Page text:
Maths questions are easier for pupils to answer if teachers illustrate them with graphics, argues Tandi Clausen-May
IMuch time and effort are put into providing modified test papers for pupils with special assessment needs. Although sometimes essential, modifications should be a last, not a first, resort. Any test intended to be used by the whole year group in a mainstream school should be designed to be accessible as it stands to as wide a range of pupils as possible.
There is a lot that can be done. Simple language, with short, direct sentences, will help many pupils access the questions. Names may be useful here - so "Kim heated the water until it boiled", for example, is more accessible than "The water was heated until it boiled". Pictures may help to convey the story: "Mike caught the bus", for instance, may conjure up a rather cofusing image of Mike literally "catching" the bus in his hands. A picture of a boy getting on to a bus will make this clearer.
Pupils who favour a visual rather than an aural and symbolic learning style may find a diagram more comprehensible than a string of symbols printed on the page. For example, in the course of developing age-standardised maths tests we trialled two versions of what is effectively the same question.
What we found was that 58 per cent of 1,300 eight- to fourteen-year-olds were able to answer the version with the graphic Rectangle (top), but only 38 per cent of a matched sample answered Fraction (above) , although this was the same question mathematically. Another question in the series that offers graphical access to a numerical concept is Reciprocals (left). This question is carefully structured to build up a mental image of the relationship between a fraction and its multiplicative inverse. The names and graphics help to identify four different inverse relationships. This concept is often difficult for pupils to grasp, but about three quarters of 1,800 Year 9 pupils were able to answer at least part of the question correctly, and nearly a third of them could do it all. The ideas demonstrated in these questions may be taken beyond the test situation, and used in the classroom to make key concepts and procedures comprehensible to pupils who think more easily in pictures than in words or symbols.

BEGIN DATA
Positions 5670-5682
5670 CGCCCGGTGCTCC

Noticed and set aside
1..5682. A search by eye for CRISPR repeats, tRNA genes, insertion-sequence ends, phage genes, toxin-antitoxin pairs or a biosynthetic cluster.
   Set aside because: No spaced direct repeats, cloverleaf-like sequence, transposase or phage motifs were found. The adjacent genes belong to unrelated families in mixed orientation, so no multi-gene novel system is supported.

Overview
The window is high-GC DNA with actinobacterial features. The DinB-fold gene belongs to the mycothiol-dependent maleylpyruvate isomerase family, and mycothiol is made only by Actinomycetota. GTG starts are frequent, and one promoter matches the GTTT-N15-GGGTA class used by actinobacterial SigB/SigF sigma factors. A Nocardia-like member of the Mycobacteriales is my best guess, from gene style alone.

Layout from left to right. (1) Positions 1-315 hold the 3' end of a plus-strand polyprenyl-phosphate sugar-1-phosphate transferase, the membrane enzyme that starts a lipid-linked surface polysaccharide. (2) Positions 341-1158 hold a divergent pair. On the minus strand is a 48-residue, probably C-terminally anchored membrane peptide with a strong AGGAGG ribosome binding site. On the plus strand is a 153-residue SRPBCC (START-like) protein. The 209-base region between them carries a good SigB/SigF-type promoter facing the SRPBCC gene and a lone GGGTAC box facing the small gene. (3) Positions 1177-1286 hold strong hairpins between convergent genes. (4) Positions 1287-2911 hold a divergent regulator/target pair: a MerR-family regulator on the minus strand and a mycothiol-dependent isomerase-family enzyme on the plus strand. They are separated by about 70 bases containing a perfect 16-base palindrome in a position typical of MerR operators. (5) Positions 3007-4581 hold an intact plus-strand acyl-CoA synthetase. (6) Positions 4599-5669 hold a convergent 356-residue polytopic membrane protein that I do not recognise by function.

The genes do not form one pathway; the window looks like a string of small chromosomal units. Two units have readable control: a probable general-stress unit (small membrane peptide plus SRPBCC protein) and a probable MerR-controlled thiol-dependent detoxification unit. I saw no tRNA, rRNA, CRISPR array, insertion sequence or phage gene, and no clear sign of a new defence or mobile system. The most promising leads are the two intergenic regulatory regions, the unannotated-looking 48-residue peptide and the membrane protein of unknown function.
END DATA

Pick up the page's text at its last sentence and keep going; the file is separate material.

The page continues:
Teachers everywhere are seeking to widen their approach, enabling all pupils to engage with their subjects whatever their learning styles. But much of this change will be undermined unless test developers keep pace with a broader range of questions that reflect and support good classroom practice.
Dr Tandi Clausen-May is a research officer with nferNelson